One True Measure of Economic Stagnation
Heroic efforts are being made to cloak the stagnation of the U.S. economy. One of these is to shift the unemployed work force from the negative-sounding jobless category to the benign-sounding Not in the Labor Force (NILF) category.
But re-labeling stagnation does not magically transform a stagnant economy.To get a sense of long-term stagnation, let’s look at the data going back 38 years, to 1977.
NOT IN LABOR FORCE (NILF) 1976 to 2015
I’ve selected data from three representative eras:
— The 20-year period from 1977 to 1997, as this encompasses a variety of macro-economic conditions: five years of stagflation and two back-to-back recessions (1977 – 1982), strong growth from 1983 to 1990, a mild recession in 1991, and growth from 1993 to 1997.
— The period of broad-based expansion from 1982 to 2000
— The period 2000 to 2015, an era characterized by bubbles, post-bubble crises and low-growth “recovery”
In all cases, I list the Not in Labor Force (NILF) data and the population of the U.S.
1977-01-01: 61.491 million NILF population 220 million
1997-01-01 67.968 million NILF population 272 million
Population rose 52 million 23.6%
NILF rose 6.477 million 10.5%
1982-07-01 59.838 million NILF (start of boom) population 232 million
2000-07-01 68.880 million NILF (end of boom) population 282 million
Population rose 50 million 22.4%
NILF rose 9.042 million 15.1%
2000-07-01 68.880 million NILF population 282 million
2015-09-01 94.718 million NILF (“recovery”) population 322 million
Population rose 40 million 14.2%
NILF rose 25.838 million 37.5%
Notice how population growth was 23.6% 1977-1997 while growth of NILF was a mere 10.5% As the population grew, job growth kept NILF to a low rate of expansion. While the population soared by 52 million, only 6.5 million people were added to NILF.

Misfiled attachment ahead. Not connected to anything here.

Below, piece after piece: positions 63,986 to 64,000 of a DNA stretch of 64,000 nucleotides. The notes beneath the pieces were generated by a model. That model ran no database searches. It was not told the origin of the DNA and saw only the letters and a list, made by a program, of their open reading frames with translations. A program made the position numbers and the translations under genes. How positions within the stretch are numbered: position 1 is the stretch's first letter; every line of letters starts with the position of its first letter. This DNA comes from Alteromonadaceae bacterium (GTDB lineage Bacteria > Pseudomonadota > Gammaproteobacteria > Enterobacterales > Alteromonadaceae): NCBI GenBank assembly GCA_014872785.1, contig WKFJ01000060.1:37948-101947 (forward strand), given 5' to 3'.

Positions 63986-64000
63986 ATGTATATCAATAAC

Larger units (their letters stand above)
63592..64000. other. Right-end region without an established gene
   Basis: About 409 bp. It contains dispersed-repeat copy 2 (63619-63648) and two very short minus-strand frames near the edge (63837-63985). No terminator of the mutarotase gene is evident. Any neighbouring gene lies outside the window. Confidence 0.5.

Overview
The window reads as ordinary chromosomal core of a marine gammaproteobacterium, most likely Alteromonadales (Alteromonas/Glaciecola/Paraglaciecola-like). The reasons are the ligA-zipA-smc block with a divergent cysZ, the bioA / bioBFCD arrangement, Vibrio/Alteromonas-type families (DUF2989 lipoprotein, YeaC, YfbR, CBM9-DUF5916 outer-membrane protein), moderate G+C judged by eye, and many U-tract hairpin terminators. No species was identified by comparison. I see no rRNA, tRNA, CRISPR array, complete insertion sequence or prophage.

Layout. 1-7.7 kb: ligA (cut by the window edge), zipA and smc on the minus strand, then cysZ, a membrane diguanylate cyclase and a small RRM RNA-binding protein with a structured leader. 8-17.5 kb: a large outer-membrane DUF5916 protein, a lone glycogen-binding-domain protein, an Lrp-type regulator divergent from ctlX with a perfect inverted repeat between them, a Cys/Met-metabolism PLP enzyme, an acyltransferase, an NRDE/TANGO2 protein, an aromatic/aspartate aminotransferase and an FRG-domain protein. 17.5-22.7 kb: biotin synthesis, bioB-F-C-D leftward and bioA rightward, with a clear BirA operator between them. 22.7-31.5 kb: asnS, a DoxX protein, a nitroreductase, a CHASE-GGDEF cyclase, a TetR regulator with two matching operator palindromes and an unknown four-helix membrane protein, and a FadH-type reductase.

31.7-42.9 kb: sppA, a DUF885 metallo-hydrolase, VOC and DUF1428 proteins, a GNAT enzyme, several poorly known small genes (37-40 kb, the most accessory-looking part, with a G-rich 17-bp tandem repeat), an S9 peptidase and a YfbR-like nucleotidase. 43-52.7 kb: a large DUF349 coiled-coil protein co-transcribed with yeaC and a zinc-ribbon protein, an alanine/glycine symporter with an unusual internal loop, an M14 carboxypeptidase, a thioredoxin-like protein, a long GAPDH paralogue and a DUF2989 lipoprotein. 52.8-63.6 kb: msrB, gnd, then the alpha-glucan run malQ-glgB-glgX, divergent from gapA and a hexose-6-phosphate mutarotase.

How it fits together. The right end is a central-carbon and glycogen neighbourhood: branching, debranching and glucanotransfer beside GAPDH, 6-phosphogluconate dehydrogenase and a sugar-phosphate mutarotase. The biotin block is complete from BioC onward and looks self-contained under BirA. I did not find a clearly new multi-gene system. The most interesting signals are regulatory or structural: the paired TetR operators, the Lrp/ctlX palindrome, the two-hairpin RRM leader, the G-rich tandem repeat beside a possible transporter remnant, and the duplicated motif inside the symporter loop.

In the golden era of 1982 – 2000, population rose 22.4% while NILF expanded by 15%. Job growth was still strong enough to limit NILF expansion. The population grew by 50 million while NILF expanded by 9 million.
But by the present era, Not in the Labor Force expanded by 37.5% while population grew by only 14.2%. This chart shows the difference between the two eras: those Not in the Labor Force soared by an unprecedented 26 million people–a staggering 15.6% of the nation’s work force of 166 million. (Roughly 140 million people have some sort of employment or self-employment, though millions of these earn less than $10,000 a year, so classifying them as “employed” is a bit of a stretch).
This is a stark depiction of underlying stagnation: paid work is not being created as population expands. Those lacking paid work are not just impoverished; they lose the skills and will to work, a loss to the nation in more than economic vitality.
P.S. Ever since my first summer job decades ago, I’ve been chasing financial security. Not win-the-lottery, Bill Gates riches (although it would be nice!), but simply a feeling of financial control. I want my financial worries to if not disappear at least be manageable and comprehensible.
And like most of you, the way I’ve moved toward my goal has always hinged not just on having a job but a career.
You don’t have to be a financial blogger to know that “having a job” and “having a career” do not mean the same thing today as they did when I first started swinging a hammer for a paycheck.
Even the basic concept “getting a job” has changed so radically that jobs–getting and keeping them, and the perceived lack of them–is the number one financial topic among friends, family and for that matter, complete strangers.
So I sat down and wrote this book: Get a Job, Build a Real Career and Defy a Bewildering Economy.
It details everything I’ve verified about employment and the economy, and lays out an action plan to get you employed.
I am proud of this book. It is the culmination of both my practical work experiences and my financial analysis, and it is a useful, practical, and clarifying read.